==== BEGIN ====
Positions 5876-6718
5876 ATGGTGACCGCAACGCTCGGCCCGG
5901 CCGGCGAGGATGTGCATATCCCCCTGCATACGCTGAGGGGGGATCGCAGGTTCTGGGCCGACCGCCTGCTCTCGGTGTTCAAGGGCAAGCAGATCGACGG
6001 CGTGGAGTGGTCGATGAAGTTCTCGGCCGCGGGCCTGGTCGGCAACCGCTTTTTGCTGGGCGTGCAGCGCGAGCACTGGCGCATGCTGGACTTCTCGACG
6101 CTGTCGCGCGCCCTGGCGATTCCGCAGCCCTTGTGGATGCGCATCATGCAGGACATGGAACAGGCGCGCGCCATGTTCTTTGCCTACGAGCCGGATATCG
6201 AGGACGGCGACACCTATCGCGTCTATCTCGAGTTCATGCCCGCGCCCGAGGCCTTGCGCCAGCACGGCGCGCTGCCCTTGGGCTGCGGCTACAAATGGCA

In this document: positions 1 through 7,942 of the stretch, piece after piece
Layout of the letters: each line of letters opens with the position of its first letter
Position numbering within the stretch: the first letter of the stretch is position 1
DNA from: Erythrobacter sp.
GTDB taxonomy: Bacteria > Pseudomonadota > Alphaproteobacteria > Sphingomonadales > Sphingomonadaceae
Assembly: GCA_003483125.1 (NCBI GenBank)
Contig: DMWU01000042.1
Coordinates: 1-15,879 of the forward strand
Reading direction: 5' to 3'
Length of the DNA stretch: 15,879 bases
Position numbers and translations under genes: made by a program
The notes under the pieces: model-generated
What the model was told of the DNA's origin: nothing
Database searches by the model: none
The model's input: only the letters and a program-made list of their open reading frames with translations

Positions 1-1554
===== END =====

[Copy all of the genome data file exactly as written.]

Positions 5876-6718
5876 ATGGTGACCGCAACGCTCGGCCCGG
5901 CCGGCGAGGATGTGCATATCCCCCTGCATACGCTGAGGGGGGATCGCAGGTTCTGGGCCGACCGCCTGCTCTCGGTGTTCAAGGGCAAGCAGATCGACGG
6001 CGTGGAGTGGTCGATGAAGTTCTCGGCCGCGGGCCTGGTCGGCAACCGCTTTTTGCTGGGCGTGCAGCGCGAGCACTGGCGCATGCTGGACTTCTCGACG
6101 CTGTCGCGCGCCCTGGCGATTCCGCAGCCCTTGTGGATGCGCATCATGCAGGACATGGAACAGGCGCGCGCCATGTTCTTTGCCTACGAGCCGGATATCG
6201 AGGACGGCGACACCTATCGCGTCTATCTCGAGTTCATGCCCGCGCCCGAGGCCTTGCGCCAGCACGGCGCGCTGCCCTTGGGCTGCGGCTACAAATGGCA

In this document: positions 1 through 7,942 of the stretch, piece after piece
Layout of the letters: each line of letters opens with the position of its first letter
Position numbering within the stretch: the first letter of the stretch is position 1
DNA from: Erythrobacter sp.
GTDB taxonomy: Bacteria > Pseudomonadota > Alphaproteobacteria > Sphingomonadales > Sphingomonadaceae
Assembly: GCA_003483125.1 (NCBI GenBank)
Contig: DMWU01000042.1
Coordinates: 1-15,879 of the forward strand
Reading direction: 5' to 3'
Length of the DNA stretch: 15,879 bases
Position numbers and translations under genes: made by a program
The notes under the pieces: model-generated
What the model was told of the DNA's origin: nothing
Database searches by the model: none
The model's input: only the letters and a program-made list of their open reading frames with translations

Positions 1-1554